News release

JLL says offices will face a ‘new normal’ in the future amid COVID-19

Companies focus on design and decentralization as they prepare for the next normal

June 04, 2020

Shanghai, 4 June 2020 - Following the easing of lockdown restrictions across Asia Pacific, organizations are preparing to return to the office. Many are considering how their corporate real estate portfolios should look like in the ‘new normal’. According to a survey by JLL, more than 80% of its clients have started to explore alternatives to keep their businesses operational or have carried out certain modifications to their offices.

The real estate firm’s latest ‘Guide for Workplace Design Considerations’ outlines some short- to long-term priorities, including space planning solutions, tech-enabled experiences and operational functions, that will help corporates navigate the complex re-entry journey. The guide also highlights how companies can re-assess their office footprint, considering decentralization scenarios or re-designs to protect their businesses and people in the long run.

“Office re-entry will be a gradual and multi-phased journey that is likely to evolve as economies open up again,” says Martin Hinge, Executive Managing Director, Project & Development Services, JLL Asia Pacific. “As employees head back to offices, our clients’ number one priority is to ensure that they’re welcoming people back to a safe and healthy environment.”

“In the short-term, organizations will need to find ways to deliver quick adaptations to the workplace, ensuring safety and comfort for employees. However, in the long term, business leaders will face decisions about their workspace usage against a backdrop where social distancing may be required for a protracted period,” says Gonzalo Portellano, Head of Portfolio Design, JLL Asia Pacific.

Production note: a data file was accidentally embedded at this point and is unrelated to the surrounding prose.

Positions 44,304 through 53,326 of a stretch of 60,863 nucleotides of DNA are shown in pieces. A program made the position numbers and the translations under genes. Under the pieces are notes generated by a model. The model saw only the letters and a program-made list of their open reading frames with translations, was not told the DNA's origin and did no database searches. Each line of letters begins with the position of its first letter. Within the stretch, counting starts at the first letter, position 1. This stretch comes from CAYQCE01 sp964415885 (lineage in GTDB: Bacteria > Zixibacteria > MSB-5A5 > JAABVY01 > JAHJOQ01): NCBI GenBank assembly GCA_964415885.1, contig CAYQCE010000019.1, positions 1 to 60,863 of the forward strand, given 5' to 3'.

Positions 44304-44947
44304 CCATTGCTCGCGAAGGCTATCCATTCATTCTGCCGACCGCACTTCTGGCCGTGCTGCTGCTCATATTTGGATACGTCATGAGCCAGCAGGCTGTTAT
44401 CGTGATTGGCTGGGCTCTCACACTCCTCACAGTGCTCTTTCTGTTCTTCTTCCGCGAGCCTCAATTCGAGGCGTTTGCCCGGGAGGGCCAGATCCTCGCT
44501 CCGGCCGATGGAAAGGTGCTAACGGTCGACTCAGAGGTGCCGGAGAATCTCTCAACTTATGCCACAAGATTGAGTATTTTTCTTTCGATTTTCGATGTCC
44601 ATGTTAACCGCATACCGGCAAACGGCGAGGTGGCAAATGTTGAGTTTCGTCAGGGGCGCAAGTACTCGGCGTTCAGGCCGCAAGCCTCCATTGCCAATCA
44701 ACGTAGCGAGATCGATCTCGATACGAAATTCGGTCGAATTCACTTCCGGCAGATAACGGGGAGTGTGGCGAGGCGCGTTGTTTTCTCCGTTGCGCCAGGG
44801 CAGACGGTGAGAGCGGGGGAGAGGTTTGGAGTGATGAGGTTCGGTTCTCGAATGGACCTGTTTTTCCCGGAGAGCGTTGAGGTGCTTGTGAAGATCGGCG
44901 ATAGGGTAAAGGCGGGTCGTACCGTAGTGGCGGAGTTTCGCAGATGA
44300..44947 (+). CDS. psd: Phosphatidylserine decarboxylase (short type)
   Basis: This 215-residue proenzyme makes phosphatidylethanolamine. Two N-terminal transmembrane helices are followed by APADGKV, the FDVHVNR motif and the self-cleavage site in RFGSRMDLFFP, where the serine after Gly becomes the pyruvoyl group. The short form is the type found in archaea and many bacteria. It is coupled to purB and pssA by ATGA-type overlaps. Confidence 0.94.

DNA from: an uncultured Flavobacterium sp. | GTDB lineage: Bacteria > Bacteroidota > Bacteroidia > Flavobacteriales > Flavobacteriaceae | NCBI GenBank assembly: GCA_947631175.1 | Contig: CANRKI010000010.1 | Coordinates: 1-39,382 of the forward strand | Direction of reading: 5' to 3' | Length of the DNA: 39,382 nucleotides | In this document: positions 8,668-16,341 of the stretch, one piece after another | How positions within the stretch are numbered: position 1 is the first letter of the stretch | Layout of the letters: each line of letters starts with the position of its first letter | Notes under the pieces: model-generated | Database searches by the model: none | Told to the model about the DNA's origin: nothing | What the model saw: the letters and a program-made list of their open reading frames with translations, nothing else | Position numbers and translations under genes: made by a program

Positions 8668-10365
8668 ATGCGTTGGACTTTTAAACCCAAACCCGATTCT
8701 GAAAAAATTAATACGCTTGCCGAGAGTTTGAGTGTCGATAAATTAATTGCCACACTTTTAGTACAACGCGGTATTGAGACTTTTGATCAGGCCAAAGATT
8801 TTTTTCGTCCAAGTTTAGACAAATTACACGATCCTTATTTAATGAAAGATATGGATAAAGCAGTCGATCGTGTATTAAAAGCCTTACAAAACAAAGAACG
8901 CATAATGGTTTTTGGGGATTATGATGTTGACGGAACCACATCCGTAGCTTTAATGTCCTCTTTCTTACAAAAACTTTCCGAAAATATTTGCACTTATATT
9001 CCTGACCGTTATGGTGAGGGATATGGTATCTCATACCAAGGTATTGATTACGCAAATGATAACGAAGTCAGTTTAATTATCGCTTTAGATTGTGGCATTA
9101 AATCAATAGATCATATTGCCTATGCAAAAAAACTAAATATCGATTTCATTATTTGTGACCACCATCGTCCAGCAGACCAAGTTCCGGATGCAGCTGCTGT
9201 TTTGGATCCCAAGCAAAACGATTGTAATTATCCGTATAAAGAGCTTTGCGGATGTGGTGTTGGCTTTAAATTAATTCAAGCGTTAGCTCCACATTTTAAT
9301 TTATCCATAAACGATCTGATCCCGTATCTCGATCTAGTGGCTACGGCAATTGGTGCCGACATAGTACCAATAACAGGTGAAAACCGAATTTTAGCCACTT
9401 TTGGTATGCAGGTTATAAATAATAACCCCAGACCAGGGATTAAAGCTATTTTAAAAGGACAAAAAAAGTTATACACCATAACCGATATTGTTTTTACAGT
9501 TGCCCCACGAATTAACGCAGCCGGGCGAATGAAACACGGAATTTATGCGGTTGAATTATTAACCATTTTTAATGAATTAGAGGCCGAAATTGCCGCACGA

“From China’s perspective, even before COVID-19, workplace design was undergoing a revolution that included space planning solutions and tech-enabled experiences. The outbreak has only accelerated the pace of those changes. China has, generally, moved past the period of workplace reopening in the aftermath of the outbreak. We see a trend in which our clients are using this period to re-evaluate their workplace needs and requirements,” said David Cole, Head of Project & Development Services, JLL China.

In the long run, organizations may have to decide how to plan and optimize their office footprint in a cost-effective manner, according to the guide. It points out that decentralized working hubs may soon be on the rise, as they enable remote working from different locations, reducing the commute time and increasing convenience for employees.

“Companies may start shifting their offices from prime locations to smaller and more versatile hubs across the city. These tech-enabled hubs can be located in areas supported by good infrastructure, public transport connectivity, and that offer lower rents,” says Portellano.

“Looking ahead, we anticipate that organizations will take bold steps in office transformation, be it with decentralization or spacing designs. The evolution of the office will no longer be about how people occupy spaces but more about how people use and interact with spaces.”

To learn more about JLL’s ‘Guide for Workplace Design Considerations’, please click here.

About JLL

JLL (NYSE: JLL) is a leading professional services firm that specializes in real estate and investment management. JLL shapes the future of real estate for a better world by using the most advanced technology to create rewarding opportunities, amazing spaces and sustainable real estate solutions for our clients, our people and our communities. JLL is a Fortune 500 company with annual revenue of $18.0 billion, operations in over 80 countries and a global workforce of more than 94,000 as of March 31, 2020. JLL is the brand name, and a registered trademark, of Jones Lang LaSalle Incorporated. For further information, visit